10 Things To Know About Bariatric Surgery

1. Bariatric surgery has emerged as a treatment option for morbidly obese patients who fail traditional weight loss approaches.
2. Bariatric surgery induces weight loss by malabsorption, restriction, or hormonal alterations.
3. Considerations for bariatric surgery include a BMI greater than 40 kg/m2 or BMI greater than 35 kg/m2 with one or more comorbid conditions, such as diabetes, dyslipidemia,  coronary artery disease, hypertension, OSA, or nonalcoholic steatohepatitis.
4. Common bariatric procedures include the Roux-en-y gastric bypass (RYGB), the laparoscopic adjustable gastric banding (LAGB), and the laparoscopic sleeve gastrectomy (LSG).
5. Weight loss is usually rapid within the first year after surgery (especially with the RYGB) and ranges from 62%-70% of excess weight lost, but usually stabilizes after 2 years.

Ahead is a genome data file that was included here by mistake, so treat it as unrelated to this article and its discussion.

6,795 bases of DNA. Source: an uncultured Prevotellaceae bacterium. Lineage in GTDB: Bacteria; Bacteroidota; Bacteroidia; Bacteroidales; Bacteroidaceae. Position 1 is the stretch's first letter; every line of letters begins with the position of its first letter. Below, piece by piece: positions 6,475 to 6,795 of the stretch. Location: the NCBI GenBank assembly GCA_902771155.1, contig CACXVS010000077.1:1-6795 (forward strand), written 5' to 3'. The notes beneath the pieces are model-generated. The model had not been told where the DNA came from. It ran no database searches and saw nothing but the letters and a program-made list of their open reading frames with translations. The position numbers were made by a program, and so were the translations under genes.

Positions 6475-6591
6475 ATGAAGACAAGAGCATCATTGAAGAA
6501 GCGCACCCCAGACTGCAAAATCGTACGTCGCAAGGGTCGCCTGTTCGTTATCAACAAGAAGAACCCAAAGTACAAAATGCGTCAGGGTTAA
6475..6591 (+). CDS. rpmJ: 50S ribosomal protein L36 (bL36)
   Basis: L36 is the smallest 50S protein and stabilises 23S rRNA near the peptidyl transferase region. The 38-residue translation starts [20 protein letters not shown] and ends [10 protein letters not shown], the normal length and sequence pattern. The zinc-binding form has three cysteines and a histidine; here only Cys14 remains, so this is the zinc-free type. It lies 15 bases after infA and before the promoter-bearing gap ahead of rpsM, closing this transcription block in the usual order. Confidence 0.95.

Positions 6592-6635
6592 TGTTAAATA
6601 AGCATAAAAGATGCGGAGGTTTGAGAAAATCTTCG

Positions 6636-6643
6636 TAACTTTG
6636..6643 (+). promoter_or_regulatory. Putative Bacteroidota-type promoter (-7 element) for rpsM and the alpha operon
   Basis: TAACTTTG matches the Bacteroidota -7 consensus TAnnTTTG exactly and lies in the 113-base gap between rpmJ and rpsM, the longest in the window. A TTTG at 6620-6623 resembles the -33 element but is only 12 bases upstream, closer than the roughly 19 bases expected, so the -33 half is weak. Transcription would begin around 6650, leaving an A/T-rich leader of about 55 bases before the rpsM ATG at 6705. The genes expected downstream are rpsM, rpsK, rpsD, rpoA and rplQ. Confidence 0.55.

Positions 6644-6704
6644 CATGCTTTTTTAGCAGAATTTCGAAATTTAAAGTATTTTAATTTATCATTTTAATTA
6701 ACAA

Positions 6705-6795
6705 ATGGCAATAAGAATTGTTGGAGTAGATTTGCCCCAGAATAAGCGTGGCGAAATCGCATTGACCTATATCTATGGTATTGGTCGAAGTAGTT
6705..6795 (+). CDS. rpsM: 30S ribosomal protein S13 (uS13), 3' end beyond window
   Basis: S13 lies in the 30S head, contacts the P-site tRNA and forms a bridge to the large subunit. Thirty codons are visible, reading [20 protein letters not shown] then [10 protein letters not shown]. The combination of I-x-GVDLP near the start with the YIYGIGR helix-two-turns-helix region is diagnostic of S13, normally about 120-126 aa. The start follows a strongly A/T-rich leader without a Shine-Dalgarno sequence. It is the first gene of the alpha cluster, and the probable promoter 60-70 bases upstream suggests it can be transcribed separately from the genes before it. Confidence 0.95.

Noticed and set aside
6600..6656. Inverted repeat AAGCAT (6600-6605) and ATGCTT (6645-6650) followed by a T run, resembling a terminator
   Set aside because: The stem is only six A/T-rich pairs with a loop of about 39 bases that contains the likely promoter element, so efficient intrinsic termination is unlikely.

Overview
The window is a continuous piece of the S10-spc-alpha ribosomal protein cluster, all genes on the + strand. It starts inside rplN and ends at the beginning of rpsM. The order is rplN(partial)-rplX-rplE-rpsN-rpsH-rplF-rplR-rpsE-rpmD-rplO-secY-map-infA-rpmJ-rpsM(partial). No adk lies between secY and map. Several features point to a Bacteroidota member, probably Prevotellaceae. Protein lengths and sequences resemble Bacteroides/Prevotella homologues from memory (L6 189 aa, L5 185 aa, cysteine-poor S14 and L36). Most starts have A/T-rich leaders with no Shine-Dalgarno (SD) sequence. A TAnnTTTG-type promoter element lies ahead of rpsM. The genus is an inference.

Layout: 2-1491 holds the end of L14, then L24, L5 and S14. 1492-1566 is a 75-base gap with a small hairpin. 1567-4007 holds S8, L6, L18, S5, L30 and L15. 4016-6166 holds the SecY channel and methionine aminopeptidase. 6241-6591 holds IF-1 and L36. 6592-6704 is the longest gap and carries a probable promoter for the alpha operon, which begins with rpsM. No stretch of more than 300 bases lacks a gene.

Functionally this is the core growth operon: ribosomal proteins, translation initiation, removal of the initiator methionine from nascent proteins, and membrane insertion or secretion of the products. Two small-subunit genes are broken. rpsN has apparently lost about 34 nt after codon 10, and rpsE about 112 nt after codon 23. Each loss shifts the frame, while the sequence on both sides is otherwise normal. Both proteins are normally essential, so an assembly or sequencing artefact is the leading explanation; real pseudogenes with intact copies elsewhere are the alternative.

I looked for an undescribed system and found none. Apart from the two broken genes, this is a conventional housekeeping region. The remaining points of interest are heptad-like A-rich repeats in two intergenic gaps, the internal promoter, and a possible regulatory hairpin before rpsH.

6. Despite significant weight loss after bariatric surgery and improvement in the severity of OSA, it may persist in some cases.
7. Bariatric surgery by itself is not a cure for OSA, which is defined by a normal AHI and complete discontinuation of CPAP.
8. Bariatric surgery as a weight loss therapy is effective in reducing obesity- related comorbidities and mortality; however, obese patients should not expect a complete cure of their OSA but could achieve improvements in the severity of disease.
9. OSA often persists in many patients despite significant weight loss and patients should anticipate continued use of CPAP or Oral Appliances.
10. Due to the reduction in the severity of OSA after bariatric    surgery, patients who were not a candidate for Oral Appliance Therapy may now be able to discontinue the use of CPAP and be treated effectively with an Oral Appliance.